Summary judgment correctly results from the application of substantive law to facts established beyond reasonable controversy. In unfair competition cases, the dispute between the parties usually "centers on the interpretation to be given to the facts--not the facts themselves or the inferences that can be drawn from the facts." Burton, D., "Summary Judgment in Trademark Cases," 75 Trademarks Rptr. 497, 498-99 (1985). Summary judgment disposition is proper in such an instance.

III.

Section 43(a) creates a federal cause of action for trade dress infringement. The trade dress of a product is the total image of a product, the overall impression created, not the individual features. General Mills, Inc. v. Kellogg Co., 824 F.2d 622, 627 (8th Cir.1987). Protectable trade dress carries a three prong burden of proof for Woodsmith's claim: it must be primarily nonfunctional; 6 have acquired a secondary meaning (i.e., that the public has come to recognize the trade dress as associated with the plaintiff's product); and imitation of it would create a likelihood of confusion in consumers' minds as to the origin or source of the product. 7

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Reader's Digest Ass'n, Inc. v. Conservative Digest, Inc., 821 F.2d 800, 803-04 (D.C.Cir.1987); Prufrock, Ltd., Inc. v. Lasater, 781 F.2d 129, 132 (8th Cir.1986); Truck Equip. Servs. Co. v. Fruehauf Corp., 536 F.2d 1210 (8th Cir.), cert. denied, 429 U.S. 861, 97 S.Ct. 164, 50 L.Ed.2d 139 (1976). Every product has a different threshold for confusion of origin. See Pignons S.A. de Mecanique de Precision v. Polaroid Corp., 657 F.2d 482 (1st Cir.1981).

In Prufrock, this court cautioned that a party cannot be deemed to have a business interest capable of protection in the mere method and style of doing business. Protection of a marketing approach under section 43(a) would be...

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212 practice notes
  • Holmes v. Marriott Corp., No. 4-92-CV-30004.
    • United States
    • United States District Courts. 8th Circuit. United States State District Court of Southern District of Iowa
    • August 31, 1993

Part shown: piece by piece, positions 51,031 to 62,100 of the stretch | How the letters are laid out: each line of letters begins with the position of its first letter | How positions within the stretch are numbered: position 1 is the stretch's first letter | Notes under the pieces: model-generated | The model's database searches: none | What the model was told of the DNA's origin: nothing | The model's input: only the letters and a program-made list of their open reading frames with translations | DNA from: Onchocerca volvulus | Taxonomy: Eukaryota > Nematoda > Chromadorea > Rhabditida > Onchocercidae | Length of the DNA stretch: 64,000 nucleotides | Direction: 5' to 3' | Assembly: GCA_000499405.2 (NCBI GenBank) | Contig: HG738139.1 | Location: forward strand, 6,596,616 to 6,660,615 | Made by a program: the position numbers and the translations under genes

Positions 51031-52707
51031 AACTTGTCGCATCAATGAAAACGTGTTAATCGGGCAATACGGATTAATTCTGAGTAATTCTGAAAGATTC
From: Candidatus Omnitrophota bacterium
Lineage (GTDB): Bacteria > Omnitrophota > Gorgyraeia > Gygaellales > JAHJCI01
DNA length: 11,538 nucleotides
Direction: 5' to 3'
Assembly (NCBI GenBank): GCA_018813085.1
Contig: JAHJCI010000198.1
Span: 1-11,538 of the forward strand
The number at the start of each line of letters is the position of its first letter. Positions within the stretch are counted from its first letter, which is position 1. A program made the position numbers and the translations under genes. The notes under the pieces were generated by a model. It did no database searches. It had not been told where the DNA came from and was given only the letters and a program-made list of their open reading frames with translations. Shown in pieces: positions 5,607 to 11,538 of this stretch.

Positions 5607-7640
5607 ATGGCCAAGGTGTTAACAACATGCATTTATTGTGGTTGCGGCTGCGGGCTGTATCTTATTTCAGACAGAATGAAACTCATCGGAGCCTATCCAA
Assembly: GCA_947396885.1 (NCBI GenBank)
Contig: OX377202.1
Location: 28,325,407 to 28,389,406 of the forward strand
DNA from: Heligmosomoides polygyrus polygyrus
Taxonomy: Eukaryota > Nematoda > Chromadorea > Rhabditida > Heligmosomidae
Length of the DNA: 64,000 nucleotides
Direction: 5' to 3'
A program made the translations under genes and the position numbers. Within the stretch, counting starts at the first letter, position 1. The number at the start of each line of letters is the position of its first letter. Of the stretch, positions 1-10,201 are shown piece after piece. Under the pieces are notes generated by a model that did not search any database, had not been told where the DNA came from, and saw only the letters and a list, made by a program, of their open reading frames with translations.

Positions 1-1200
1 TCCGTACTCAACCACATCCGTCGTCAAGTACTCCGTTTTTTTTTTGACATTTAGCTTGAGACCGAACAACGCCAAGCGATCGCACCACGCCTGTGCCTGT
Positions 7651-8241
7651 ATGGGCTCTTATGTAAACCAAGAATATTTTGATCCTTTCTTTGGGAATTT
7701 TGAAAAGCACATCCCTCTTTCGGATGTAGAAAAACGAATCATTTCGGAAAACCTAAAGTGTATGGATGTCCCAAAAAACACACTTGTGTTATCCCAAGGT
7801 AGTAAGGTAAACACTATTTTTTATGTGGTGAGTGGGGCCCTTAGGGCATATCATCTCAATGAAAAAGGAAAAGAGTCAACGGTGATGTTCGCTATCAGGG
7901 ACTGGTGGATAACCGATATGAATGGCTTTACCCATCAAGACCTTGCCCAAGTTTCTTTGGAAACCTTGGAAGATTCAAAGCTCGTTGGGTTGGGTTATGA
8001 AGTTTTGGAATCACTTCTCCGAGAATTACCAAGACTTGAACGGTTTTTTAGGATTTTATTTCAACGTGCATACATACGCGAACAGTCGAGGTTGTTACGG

...to any material fact and that the moving party is entitled to judgement as a matter of law." Woodsmith Publishing Co. v. Meredith Corp., 904 F.2d 1244, 1247 (8th Cir.1990); Wabun-Inini v. Sessions, 900 F.2d 1234, 1238 (8th Cir.1990) (citing Fed.R.Civ.P. 56(c)).4 A court considering a motion......
  • O'BRYAN v. KTIV Television, No. C 93-4089.
    • United States
    • United States District Courts. 4th Circuit. Northern District of West Virginia
    • November 22, 1994
    ...Inc., 25 F.3d 707, 708 (8th Cir.1994); Cole v. Bone, 993 F.2d 1328, 1331 (8th Cir.1993); Woodsmith Publishing Co. v. Meredith Corp., 904 F.2d 1244, 1247 (8th Cir.1990); Wabun-Inini, 900 F.2d at 1238 868 F. Supp. 1155 (citing Fed.R.Civ.P. 56(c)).10 A court considering a motion for summary ju......
  • Wahpeton Canvas Co. v. Bremer, No. C 93-4093.
    • United States
    • United States District Courts. 4th Circuit. Northern District of West Virginia
    • May 22, 1995
    ...Inc., 25 F.3d 707, 708 (8th Cir.1994); Cole v. Bone, 993 F.2d 1328, 1331 (8th Cir.1993); Woodsmith Publishing Co. v. Meredith Corp., 904 F.2d 1244, 1247 (8th Cir.1990); Wabun-Inini, 900 F.2d at 1238 (citing Fed.R.Civ.P. 56(c)).7 A court considering 893 F. Supp. 868 a motion for summary judg......
  • Utica Mut. Ins. Co. v. Stockdale Agency, No. C 95-4010.
    • United States
    • United States District Courts. 4th Circuit. Northern District of West Virginia
    • July 10, 1995
    ...Inc., 25 F.3d 707, 708 (8th Cir.1994); Cole v. Bone, 993 F.2d 1328, 1331 (8th Cir.1993); Woodsmith Publishing Co. v. Meredith Corp., 904 F.2d 1244, 1247 (8th Cir.1990); Wabun-Inini, 900 F.2d at 1238 (citing Fed.R.Civ.P. 56(c)).2 A court considering a motion for summary judgment must view al......
  • Request a trial to view additional results
212 cases
  • Holmes v. Marriott Corp., No. 4-92-CV-30004.
    • United States
    • United States District Courts. 8th Circuit. United States State District Court of Southern District of Iowa
    • August 31, 1993
    ...to any material fact and that the moving party is entitled to judgement as a matter of law." Woodsmith Publishing Co. v. Meredith Corp., 904 F.2d 1244, 1247 (8th Cir.1990); Wabun-Inini v. Sessions, 900 F.2d 1234, 1238 (8th Cir.1990) (citing Fed.R.Civ.P. 56(c)).4 A court considering a motion......
  • O'BRYAN v. KTIV Television, No. C 93-4089.
    • United States
    • United States District Courts. 4th Circuit. Northern District of West Virginia
    • November 22, 1994
    ...Inc., 25 F.3d 707, 708 (8th Cir.1994); Cole v. Bone, 993 F.2d 1328, 1331 (8th Cir.1993); Woodsmith Publishing Co. v. Meredith Corp., 904 F.2d 1244, 1247 (8th Cir.1990); Wabun-Inini, 900 F.2d at 1238 868 F. Supp. 1155 (citing Fed.R.Civ.P. 56(c)).10 A court considering a motion for summary ju......
  • Wahpeton Canvas Co. v. Bremer, No. C 93-4093.
    • United States
    • United States District Courts. 4th Circuit. Northern District of West Virginia
    • May 22, 1995
    ...Inc., 25 F.3d 707, 708 (8th Cir.1994); Cole v. Bone, 993 F.2d 1328, 1331 (8th Cir.1993); Woodsmith Publishing Co. v. Meredith Corp., 904 F.2d 1244, 1247 (8th Cir.1990); Wabun-Inini, 900 F.2d at 1238 (citing Fed.R.Civ.P. 56(c)).7 A court considering 893 F. Supp. 868 a motion for summary judg......
  • Utica Mut. Ins. Co. v. Stockdale Agency, No. C 95-4010.
    • United States
    • United States District Courts. 4th Circuit. Northern District of West Virginia
    • July 10, 1995
    ...Inc., 25 F.3d 707, 708 (8th Cir.1994); Cole v. Bone, 993 F.2d 1328, 1331 (8th Cir.1993); Woodsmith Publishing Co. v. Meredith Corp., 904 F.2d 1244, 1247 (8th Cir.1990); Wabun-Inini, 900 F.2d at 1238 (citing Fed.R.Civ.P. 56(c)).2 A court considering a motion for summary judgment must view al......
  • Request a trial to view additional results